Currency Market Analysis
Jun 24, 2020 | Currency Market Analysis
Dollar up as virus surge rattles markets
The U.S. dollar rose from one-week lows as coronavirus concerns weighed on the equity rally. Across the board gains lifted the dollar versus rivals from Europe, Japan and Canada. The Aussie and kiwi dollars along with emerging markets also underperformed. America’s top infectious disease expert, Dr. Anthony Fauci, this week warned of a ‘disturbing surge’ of Covid-19 infections. The dollar has seen haven demand evaporate this week as mounting signs of a global recovery buoyed risk assets like stocks and currencies like the euro, sterling and Canadian dollar. Still, the outlook for growth remains cloudy amid fears that a significant spike in coronavirus infections could lead to another wave of economy-damaging business closures. Cautious, dollar-friendlier trade could be the theme of the day ahead of data Thursday and Friday on weekly jobless claims and consumer spending.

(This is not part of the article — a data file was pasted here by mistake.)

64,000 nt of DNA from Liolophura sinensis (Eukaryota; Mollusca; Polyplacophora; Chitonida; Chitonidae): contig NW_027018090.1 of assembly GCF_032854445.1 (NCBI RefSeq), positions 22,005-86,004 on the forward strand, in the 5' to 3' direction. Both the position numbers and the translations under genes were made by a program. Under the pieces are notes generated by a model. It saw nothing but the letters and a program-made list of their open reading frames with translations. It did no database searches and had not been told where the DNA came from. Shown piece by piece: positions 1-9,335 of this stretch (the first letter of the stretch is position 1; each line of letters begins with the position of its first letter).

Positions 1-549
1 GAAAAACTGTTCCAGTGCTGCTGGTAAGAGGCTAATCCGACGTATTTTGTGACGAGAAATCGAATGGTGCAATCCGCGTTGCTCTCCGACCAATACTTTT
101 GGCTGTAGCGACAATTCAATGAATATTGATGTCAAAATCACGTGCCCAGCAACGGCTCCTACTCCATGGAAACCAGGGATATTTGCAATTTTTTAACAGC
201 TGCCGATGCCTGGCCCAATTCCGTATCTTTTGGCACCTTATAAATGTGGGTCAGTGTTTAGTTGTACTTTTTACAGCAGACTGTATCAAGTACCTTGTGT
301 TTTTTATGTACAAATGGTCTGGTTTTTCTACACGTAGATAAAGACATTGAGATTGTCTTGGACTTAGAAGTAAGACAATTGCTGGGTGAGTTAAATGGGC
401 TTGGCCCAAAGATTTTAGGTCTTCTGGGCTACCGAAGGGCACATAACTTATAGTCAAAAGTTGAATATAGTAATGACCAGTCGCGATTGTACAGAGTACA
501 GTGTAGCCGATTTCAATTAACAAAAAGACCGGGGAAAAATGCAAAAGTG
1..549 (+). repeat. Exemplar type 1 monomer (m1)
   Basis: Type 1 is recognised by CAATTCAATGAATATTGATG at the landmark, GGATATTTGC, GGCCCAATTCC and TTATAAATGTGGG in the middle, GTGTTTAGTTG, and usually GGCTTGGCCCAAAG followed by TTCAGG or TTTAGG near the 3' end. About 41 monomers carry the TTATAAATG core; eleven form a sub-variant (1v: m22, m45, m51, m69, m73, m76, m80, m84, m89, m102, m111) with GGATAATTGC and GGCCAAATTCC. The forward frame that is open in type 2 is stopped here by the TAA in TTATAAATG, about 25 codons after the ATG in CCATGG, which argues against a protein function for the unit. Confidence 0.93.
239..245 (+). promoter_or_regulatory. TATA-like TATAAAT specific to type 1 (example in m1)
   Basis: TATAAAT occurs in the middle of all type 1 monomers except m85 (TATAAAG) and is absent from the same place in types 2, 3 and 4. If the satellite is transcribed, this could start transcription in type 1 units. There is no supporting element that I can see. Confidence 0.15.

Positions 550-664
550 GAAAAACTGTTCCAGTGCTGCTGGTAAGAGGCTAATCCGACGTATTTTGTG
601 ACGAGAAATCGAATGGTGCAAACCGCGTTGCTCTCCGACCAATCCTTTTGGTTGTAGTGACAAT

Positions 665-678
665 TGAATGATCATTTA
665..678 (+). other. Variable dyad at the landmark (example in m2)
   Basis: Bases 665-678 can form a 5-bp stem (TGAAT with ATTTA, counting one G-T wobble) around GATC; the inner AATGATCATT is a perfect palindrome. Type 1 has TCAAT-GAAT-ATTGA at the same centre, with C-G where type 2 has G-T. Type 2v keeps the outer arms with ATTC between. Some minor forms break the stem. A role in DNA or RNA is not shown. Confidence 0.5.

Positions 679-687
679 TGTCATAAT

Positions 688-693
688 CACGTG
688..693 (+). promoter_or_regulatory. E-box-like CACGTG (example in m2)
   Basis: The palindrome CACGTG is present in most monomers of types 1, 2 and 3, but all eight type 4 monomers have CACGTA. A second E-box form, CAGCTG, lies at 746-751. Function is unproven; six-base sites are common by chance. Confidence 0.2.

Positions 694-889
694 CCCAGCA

Lower oil and a stronger greenback proved a recipe for loonie weakness. Oil slipped below $40 after an intraday burst above $41 Tuesday. Stocks can only seem to outrun downside risks such as the ‘disturbing surge’ in Covid-19 infections for so long. When risk sentiment falters, it tends to weigh broadly on growth sensitive currencies like the loonie. For the month, USD/CAD is down 1.4% but up 4.5% YTD.
German business optimism rose but the euro fell as coronavirus concerns caught up with and slowed the rally in risk assets. Still, data showing the second straight monthly rise in Germany’s Ifo survey to 86.2 in June from an upgraded 79.7 in May should help keep the single currency on track for a second straight winning month against the greenback.
Sterling shadowed global stocks lower, a currency that often takes its cues from broader risk sentiment. The pound’s decline underscored what’s perceived as limited upside mobility given elevated uncertainty over Britain and the EU reaching a long-term trade agreement by year-end. Failure to clinch a trade accord would risk intensifying already stiff economic headwinds on the U.K. economy.
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